Ten incidents of fraud have been reported to the University Police Department this year, the highest total since 2011.
Nine of the incidents were credit card fraud, according to the University crime log. Fraud is the use of deception for unlawful gain, and typically includes stealing a credit card or account information from another person and then making illegal charges.
Multiple incidents of fraud were reported in the Marvin Center on Sept. 4, according to the University’s crime log. Credit card fraud was also reported at off-campus locations six times, though the entries do not include the exact location.
Credit card fraud was also reported at Duquès Hall between 9 a.m. and 12:30 p.m. on Sept. 25, when a female student said her purse and wallet were stolen and noticed fraudulent charges on her credit card.
Two weeks ago, a female student in Munson Hall reported fraudulent charges on her credit card to UPD and said she received harassing phone calls and texts from someone claiming to be from the United Kingdom, according to UPD Captain Mark Balazik.
The crime log does not include information on the nature of the fraud, such as what exactly took place or if money was taken.
Eleven incidents were perpetrated in September 2011, while in September 2014, only four took place – 60 percent less than this September.
University spokeswoman Maralee Csellar said many of the incidents reported were students who noticed suspicious activity on their credit cards.
“When we receive these reports, we encourage students to contact their bank or credit card company for assistance. Many financial service agencies have tips and advice for protecting oneself from credit fraud,” Csellar said in an email.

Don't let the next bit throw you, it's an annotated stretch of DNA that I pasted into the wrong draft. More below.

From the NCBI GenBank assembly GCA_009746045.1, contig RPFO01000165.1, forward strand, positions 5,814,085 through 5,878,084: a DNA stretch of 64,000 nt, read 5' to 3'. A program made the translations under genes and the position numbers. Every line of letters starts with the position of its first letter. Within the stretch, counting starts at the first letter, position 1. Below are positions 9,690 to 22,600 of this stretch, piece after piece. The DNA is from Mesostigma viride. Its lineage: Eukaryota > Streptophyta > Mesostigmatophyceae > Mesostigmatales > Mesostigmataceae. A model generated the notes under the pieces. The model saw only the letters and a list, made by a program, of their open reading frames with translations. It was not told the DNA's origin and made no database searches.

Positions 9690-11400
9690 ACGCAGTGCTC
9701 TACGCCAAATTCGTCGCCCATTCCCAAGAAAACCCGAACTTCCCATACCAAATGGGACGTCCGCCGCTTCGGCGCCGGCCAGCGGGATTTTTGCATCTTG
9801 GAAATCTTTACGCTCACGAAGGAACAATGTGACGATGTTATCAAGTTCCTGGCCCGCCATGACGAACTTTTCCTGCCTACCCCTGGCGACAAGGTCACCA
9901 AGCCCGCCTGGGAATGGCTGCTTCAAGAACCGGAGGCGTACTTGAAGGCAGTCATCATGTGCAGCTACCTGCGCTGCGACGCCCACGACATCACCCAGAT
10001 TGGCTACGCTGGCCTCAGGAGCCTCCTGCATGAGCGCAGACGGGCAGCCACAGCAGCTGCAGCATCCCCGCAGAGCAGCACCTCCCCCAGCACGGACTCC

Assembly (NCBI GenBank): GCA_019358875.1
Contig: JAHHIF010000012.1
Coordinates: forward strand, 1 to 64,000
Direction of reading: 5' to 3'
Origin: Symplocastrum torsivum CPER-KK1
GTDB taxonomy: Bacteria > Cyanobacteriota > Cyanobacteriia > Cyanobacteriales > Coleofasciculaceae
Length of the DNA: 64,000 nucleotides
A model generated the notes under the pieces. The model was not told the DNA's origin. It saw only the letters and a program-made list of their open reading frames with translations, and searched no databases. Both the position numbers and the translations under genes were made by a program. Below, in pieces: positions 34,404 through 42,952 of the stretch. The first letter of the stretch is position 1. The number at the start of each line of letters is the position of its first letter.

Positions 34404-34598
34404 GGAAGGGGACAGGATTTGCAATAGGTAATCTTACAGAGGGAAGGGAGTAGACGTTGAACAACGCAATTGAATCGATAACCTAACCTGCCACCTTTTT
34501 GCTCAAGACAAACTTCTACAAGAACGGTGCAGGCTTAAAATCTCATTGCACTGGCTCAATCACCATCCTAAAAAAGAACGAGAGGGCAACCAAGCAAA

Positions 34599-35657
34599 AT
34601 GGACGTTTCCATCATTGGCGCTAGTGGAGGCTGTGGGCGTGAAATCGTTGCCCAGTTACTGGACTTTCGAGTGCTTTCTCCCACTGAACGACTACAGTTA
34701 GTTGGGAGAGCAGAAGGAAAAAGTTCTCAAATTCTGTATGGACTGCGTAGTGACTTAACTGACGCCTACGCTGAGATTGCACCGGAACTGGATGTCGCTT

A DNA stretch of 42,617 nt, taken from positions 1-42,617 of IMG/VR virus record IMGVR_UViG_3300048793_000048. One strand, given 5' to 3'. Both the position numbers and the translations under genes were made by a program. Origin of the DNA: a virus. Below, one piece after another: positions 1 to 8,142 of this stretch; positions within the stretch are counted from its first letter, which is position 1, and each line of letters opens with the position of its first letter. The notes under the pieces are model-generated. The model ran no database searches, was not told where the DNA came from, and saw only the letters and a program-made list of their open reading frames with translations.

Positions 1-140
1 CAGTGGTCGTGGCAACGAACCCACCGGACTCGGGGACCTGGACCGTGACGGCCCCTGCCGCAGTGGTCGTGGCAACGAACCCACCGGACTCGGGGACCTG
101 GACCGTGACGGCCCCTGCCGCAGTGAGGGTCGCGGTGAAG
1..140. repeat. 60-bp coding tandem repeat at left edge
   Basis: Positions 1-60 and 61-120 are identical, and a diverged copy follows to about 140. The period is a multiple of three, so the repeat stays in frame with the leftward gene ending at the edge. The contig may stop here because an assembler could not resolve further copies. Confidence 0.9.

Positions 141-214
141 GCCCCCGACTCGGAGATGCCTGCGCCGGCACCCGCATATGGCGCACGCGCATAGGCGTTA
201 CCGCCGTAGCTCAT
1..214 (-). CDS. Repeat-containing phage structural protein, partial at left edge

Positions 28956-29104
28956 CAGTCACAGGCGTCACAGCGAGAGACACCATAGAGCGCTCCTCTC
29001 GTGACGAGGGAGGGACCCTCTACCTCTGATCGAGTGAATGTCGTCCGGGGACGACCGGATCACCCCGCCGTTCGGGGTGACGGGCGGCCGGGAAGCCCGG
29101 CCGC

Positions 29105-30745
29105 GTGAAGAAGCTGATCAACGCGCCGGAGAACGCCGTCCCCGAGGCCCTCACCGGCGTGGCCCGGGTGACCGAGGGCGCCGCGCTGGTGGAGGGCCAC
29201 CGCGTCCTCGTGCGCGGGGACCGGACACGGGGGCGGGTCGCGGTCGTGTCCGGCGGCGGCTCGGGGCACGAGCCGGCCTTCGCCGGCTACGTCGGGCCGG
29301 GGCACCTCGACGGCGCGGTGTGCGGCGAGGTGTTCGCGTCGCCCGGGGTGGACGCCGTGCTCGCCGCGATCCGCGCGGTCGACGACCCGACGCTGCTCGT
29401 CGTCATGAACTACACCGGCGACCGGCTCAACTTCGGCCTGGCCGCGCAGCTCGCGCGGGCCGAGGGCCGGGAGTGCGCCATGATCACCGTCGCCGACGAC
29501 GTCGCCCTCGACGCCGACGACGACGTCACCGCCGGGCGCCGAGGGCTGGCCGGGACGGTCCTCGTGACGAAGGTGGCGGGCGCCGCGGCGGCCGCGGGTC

James Ratley, the president and CEO of the Association of Certified Fraud Examiners said in order to crack down on fraud prevention, employees must be trained to check identification during transactions and should not be afraid to scrutinize customers.
Ratley added that law enforcement agencies like UPD could not implement policies that would be effective in deterring fraud because he said the prevention policies would need to come from the organizations selling products that could be purchased fraudulently. He said that police are typically “reactive” and would not play much of a role in fraud prevention.
“It has to be the policies of the retail establishment, policies of the University, not the law enforcement,” Ratley said.
Robert Siciliano, a personal security and identity theft expert, said the most common form of fraud on college campuses is new account fraud, which is when someone’s Social Security number is stolen and then used to open a new credit card account.
“It is the biggest issue for college students because they are giving their Social [Security number] out so often to so many people,” Siciliano said.
Siciliano said vendors can use several methods to reduce fraud, such as placing cameras on all registers and getting background checks for every employee on a register.
“They should be monitoring every single person on every type of register,” Siciliano said.
Sam Eppler contributed reporting.